Yet while his research led Williams in the correct direction, along came Dr. Francois Achille Longet who, in 1842, did experiments of his own only to prove that, as Berkart wrote (page 27) that "irritation of the pneumogastric nerve always produced spasmodic contraction of the bronchi, whereas section of the nerve led to emphysema, which was described as distention of the air vesicles (what we now call air trapping)."  (12)

Longet also believed bronchospasm and emphysema (air trapping) were both parts of asthma. If we could hop into our virtual time machine we could tell him he was right. We could tell him that spasming of the bronchiole muscles (which he referred to as fibres) caused air to become trapped in the alveoli. This we know is air trapping, or what what was grouped back then under the term emphysema.

If we could do that we could have put an end to the whirlwind of theories that I think delayed progress that may have resulted in beta adrenergic medicine to relax these smooth muscles long before they were finally discovered in 1900. We could have stopped the whirlwind of false steps and experiments that lead to poppycock theories such as the nervous theory of asthma.

So in 1840 Charles Williams -- who was ultimately the same person to come up with the term lub dub to describe the beating of the two chambers of the heart -- became the first to prove that certain irritants cause contraction of the muscular fibres that Reisseissen proved wrap around the air passages in the lungs.

In 1848 histologist Rudolph A. von Killiker confirmed the works of Williams and Reisseissen when he isolated smooth muscles of the lungs, according to John Daintith in his book "Biographical encyclopedia of scientists."  (13)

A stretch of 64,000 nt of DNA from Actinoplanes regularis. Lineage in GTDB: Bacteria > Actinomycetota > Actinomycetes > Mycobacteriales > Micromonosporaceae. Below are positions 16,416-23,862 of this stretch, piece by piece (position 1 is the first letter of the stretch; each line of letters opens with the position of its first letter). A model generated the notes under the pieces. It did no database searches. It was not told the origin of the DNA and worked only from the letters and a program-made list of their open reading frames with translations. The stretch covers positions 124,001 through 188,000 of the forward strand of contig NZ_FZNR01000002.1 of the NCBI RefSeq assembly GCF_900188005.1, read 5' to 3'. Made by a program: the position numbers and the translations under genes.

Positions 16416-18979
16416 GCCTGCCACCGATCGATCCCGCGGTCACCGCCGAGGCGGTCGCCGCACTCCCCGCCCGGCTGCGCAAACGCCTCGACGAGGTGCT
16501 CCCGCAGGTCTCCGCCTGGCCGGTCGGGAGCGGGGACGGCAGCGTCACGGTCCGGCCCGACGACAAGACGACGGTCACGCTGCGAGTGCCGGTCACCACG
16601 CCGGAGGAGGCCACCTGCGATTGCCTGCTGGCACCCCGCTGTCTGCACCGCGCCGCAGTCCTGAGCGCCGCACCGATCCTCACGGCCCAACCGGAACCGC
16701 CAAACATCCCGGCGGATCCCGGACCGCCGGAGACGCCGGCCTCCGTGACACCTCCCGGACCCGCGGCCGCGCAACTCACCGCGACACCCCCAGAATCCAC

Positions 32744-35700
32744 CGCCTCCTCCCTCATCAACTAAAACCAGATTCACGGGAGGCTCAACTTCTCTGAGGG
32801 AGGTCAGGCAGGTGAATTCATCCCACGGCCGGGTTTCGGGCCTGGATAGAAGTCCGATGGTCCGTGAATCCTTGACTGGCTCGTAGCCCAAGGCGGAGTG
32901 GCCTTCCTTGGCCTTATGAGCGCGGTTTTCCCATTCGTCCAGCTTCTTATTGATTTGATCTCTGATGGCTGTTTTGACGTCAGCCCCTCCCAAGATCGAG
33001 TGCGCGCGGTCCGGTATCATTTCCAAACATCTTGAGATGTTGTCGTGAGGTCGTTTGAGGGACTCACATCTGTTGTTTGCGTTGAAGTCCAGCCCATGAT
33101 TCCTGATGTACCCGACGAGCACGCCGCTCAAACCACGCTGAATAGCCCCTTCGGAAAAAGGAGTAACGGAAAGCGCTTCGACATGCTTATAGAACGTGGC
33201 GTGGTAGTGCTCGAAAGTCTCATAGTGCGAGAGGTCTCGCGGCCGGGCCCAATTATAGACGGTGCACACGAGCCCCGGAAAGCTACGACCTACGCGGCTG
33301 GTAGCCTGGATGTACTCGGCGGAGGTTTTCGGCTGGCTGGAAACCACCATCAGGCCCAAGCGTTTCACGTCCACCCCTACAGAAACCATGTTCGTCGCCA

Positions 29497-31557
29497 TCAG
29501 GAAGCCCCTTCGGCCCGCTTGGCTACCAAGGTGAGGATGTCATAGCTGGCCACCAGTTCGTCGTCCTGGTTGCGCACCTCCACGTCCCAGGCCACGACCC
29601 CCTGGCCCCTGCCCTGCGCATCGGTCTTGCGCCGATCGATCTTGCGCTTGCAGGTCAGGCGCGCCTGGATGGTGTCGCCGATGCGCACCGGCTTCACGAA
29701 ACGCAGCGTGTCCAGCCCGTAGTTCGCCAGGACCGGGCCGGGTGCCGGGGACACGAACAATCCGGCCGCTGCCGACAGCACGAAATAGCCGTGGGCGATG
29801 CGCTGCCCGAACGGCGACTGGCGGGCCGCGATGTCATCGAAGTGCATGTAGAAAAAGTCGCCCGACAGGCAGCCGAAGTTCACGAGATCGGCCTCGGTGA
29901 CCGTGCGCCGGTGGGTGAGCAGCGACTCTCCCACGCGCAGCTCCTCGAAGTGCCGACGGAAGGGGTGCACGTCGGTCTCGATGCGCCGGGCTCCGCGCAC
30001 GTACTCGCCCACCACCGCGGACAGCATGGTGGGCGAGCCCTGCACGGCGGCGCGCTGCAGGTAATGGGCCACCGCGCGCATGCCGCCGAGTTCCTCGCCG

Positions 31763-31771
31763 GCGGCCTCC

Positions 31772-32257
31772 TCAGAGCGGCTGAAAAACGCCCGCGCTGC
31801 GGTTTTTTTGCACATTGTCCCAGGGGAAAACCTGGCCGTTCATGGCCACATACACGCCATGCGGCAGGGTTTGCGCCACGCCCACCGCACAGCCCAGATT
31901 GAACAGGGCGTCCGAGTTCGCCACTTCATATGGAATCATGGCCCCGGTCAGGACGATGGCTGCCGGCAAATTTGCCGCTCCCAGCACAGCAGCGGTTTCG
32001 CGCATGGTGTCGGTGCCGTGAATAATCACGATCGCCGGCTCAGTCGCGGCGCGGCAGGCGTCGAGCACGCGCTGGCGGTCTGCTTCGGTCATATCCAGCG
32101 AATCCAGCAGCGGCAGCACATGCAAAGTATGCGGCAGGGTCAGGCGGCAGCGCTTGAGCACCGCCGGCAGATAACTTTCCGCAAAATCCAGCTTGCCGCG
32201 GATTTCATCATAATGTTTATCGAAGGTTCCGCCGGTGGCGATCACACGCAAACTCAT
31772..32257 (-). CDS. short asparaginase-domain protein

This essentially proved Cullen wrong, that the muscle was not just a continuation of a nerve.  Yet since nerves still connected to muscles, van Killiker's discovery was unable to stop the fallacy of the nervous theory of asthma.

The thing to note about most of these experts is that even while they believed in the bronchospasm theory of asthma, they continued to believe it the nervouse theory of asthma, and their experiments prooved the two co-existed  -- or so they thought.

References:
  1. Pepper, William,  Louis Star, "A System of Practical Medicine," Volume 3, page 184
  2. Berkart, J.B., "On Asthma: It's pathology and treatment," 1878, London,  Chapter II, "History of Asthma," page 12
  3. Bree, Robert, "A Practical Inquiry into Disordered Respiration, distinguishing the Species of Convulsive Asthma, their Causes, and Indications of Cure, London, 1810.  I could not find the 1790 edition online, yet this one serves our purpose.
  4. Schmiegelow, Ernest, "Asthma, considered specially in relation to nasal disease," 1890, London, page 4 
  5. Jackson, Mark, "Asthma: The biography," 2009, London, pages 86-88 (If you're interested in a good asthma history book, this is it.)
  6.  Bryan, Jenny, "Asthma," 2008, page 8
  7. Floyer, John, ed., "The Cyclopaedia of practical medicine," 1833, volume 1, page 186
  8. Whitaker, James Thomas, "The theory and practice of medicine," 1893
  9. Brenner, Barry E, ed, "Emergency Asthma" 1998, page 7 (chapter one is a history of asthma written by Brenner)
  10. Berkart, J.B.,"On Asthma:  It's Pathology and Treatment, 18xx, volume I, page 23 (Berkart started his book with a good history of asthma up to his time.  I base much of this post on his thorough asthma history.)
  11. Pepper, op cit, page 194
  12. Berkart, op cit, page 27
  13. Daintith, John, "Biographical encyclopedia of scientists."
Other readings:
Note:  This post updated on 2/14/13 and republished under a different url